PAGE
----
Detroit, Education — December 9, 2015 at 10:49 am

How much more of a failure does the Education Achievement Authority have to be before EMU & Gov Snyder end it for good?


Yesterday, despite massive protests by faculty and students, the Eastern Michigan University chose to stay in their interlocal agreement with the Education Achievement Authority, Gov. Rick Snyder’s failed experiment on Detroit children.

Here’s how they explained themselves:

Mike Morris, the chair of Eastern Michigan University’s Board of Regents, said if he had to choose between staying the course with the school’s commitment to its interlocal agreement with the Education Achievement Authority, and having a happy faculty, staff and student body, he’d choose to keep the contract with the EAA.

“I see the eyes of those kids (in Detroit schools) who are having a chance to be successful and I hear their parents talk about ‘This is different and so much better. I really think my children have a chance to be successful,'” he said.

“Voting to leave would be easy. Staying and continuing to fight for the future of these kids is the right thing to do,” Morris told WXYZ Detroit.

These are interesting statements given that less than a week ago, the Regents put out an official statement distancing themselves from the failed school district, saying they have little to nothing to do with how it is run saying, “To be clear, Eastern Michigan University does not direct, manage or get involved in decisions made by the Educational Achievement Authority … Eastern’s involvement in the EAA is very limited and does not involve decisions about which schools go in to or out of the EAA or any other management or operational decisions.”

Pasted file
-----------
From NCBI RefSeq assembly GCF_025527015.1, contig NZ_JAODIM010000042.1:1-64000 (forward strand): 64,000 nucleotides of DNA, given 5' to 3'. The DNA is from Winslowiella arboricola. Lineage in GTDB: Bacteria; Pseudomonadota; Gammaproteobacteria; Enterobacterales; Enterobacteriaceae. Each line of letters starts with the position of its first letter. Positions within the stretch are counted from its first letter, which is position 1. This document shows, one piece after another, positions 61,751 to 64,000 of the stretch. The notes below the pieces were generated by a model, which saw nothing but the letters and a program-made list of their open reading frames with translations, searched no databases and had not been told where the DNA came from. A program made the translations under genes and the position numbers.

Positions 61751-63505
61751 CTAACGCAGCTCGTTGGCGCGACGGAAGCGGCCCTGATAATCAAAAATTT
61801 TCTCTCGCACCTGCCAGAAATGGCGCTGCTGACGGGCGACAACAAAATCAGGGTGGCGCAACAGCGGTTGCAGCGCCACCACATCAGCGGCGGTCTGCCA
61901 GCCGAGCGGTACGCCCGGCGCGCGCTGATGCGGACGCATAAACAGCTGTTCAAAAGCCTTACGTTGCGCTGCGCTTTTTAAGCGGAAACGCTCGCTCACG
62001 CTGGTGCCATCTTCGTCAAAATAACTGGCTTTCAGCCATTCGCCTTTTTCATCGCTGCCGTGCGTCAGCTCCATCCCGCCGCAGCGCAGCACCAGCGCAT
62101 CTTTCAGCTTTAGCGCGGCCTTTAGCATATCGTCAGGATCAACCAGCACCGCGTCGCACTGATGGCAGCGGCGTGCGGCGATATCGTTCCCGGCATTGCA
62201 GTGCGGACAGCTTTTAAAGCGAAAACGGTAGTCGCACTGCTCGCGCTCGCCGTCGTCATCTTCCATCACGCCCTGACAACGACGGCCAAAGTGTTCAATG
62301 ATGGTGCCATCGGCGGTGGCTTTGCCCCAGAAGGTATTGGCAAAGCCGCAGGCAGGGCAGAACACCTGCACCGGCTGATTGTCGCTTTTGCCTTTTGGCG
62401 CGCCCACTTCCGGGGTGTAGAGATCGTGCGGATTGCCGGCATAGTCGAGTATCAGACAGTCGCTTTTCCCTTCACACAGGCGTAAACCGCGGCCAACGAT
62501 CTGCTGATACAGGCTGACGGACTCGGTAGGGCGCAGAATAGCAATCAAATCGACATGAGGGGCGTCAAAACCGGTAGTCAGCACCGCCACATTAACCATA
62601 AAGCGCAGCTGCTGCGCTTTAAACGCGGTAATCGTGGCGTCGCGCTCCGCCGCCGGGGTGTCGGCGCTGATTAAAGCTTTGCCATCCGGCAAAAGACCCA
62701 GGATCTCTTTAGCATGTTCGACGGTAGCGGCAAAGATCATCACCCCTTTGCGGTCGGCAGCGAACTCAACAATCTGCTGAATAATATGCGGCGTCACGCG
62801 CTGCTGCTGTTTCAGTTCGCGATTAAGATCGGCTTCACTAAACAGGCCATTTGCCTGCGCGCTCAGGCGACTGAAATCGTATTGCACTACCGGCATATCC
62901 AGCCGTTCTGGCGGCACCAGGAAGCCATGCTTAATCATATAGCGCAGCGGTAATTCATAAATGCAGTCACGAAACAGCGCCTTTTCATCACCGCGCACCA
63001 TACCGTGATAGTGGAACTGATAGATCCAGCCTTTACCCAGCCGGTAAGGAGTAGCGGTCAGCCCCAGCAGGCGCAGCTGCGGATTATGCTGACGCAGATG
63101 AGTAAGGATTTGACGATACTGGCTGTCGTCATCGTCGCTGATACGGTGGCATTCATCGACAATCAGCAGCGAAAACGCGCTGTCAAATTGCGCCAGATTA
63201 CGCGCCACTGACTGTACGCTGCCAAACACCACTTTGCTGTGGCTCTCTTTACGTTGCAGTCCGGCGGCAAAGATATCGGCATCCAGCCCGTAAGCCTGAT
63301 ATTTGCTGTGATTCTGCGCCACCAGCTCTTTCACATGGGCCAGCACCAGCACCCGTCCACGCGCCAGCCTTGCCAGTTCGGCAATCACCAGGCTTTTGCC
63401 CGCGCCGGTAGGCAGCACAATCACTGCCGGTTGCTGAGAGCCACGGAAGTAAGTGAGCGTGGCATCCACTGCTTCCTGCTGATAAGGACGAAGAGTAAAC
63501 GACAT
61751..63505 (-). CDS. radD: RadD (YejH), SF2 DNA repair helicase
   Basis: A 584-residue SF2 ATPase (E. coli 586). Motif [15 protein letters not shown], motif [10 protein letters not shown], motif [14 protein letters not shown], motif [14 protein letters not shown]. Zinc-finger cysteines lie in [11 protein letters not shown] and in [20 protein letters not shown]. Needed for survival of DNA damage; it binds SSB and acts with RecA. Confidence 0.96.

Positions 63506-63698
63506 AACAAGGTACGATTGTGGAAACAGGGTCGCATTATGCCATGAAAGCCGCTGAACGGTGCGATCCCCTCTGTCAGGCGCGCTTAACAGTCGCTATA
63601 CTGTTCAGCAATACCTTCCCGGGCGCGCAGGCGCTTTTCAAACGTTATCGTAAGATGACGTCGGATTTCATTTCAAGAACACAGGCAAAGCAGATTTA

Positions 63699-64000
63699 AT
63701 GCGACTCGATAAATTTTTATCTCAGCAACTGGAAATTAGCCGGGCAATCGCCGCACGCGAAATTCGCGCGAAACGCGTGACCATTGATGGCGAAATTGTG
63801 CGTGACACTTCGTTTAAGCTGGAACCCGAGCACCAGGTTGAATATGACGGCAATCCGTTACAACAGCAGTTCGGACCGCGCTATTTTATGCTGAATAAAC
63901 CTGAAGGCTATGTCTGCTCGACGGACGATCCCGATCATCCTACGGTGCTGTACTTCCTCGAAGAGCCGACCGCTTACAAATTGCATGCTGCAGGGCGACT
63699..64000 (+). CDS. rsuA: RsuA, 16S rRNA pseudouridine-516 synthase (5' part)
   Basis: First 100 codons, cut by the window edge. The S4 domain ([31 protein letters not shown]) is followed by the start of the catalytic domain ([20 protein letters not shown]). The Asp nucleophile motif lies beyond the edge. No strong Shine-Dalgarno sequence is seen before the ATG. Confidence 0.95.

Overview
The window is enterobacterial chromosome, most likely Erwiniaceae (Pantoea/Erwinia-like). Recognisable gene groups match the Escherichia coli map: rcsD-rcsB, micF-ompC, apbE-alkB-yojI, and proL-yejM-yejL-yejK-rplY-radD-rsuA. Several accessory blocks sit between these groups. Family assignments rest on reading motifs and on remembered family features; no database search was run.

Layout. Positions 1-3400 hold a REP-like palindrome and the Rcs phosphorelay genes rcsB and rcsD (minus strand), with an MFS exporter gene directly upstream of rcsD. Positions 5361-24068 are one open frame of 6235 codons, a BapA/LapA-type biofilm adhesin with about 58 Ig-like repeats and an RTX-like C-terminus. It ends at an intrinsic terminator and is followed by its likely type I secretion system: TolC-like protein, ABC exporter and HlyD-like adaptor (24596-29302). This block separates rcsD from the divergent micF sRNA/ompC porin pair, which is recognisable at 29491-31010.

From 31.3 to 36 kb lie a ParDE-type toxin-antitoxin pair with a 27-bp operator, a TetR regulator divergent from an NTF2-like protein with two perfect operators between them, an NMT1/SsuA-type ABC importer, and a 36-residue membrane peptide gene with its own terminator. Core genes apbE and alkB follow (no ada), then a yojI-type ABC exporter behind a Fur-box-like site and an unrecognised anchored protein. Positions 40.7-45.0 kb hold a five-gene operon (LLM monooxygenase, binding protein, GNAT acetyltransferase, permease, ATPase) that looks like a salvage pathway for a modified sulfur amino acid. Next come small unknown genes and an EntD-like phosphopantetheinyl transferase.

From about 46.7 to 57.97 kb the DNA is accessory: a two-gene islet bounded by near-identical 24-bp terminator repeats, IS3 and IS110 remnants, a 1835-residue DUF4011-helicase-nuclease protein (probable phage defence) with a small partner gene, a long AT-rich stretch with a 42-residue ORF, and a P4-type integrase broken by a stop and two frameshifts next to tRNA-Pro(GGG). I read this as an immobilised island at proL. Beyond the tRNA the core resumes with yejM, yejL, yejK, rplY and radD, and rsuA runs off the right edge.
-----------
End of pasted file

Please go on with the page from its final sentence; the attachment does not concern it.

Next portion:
So, they claim to be making a big difference in the lives of these school children through their involvement while at the same time saying they have only limited involvement. This, of course, is completely inane and asinine.

The answer to why they stayed with the EAA is quite obvious to those who are paying attention. Seven of the eight Regents were appointed by Gov. Snyder so they owe him for this tidy little resume item that will benefit their careers if they don’t screw it up by doing the right thing for Detroit kids.

One wonders just how much more of a failure the EAA needs to be before EMU and Gov. Snyder end it once and for all. The “school district for misfit schools” was created in 2011 shortly after Gov. Snyder took office. Right off the bat they hired John Covington to run it as Chancellor. Just weeks later we found out he had faked a conflict to get out of his contract with his former employer, Kansas City schools, a school district that lost its accreditation less than one month after Covington fled to Detroit.

It was too soon to put the brakes on it, we were told. Give it a chance.

After the first year, a quarter of EAA’s students were pulled from the district by their parents who saw nothing but a complete failure to educate kids.

However, it was too soon to end the EAA, we were told. Give it a chance.

During the second year, countless examples of students and teachers facing violence were reported and evidence came to light that the EAA was violating federal law when it came to kids with Individual Education Plans (IEPs). Following that, EMU’s Dean of the College of Education resigned in protest of the university’s involvement with the failed experiment.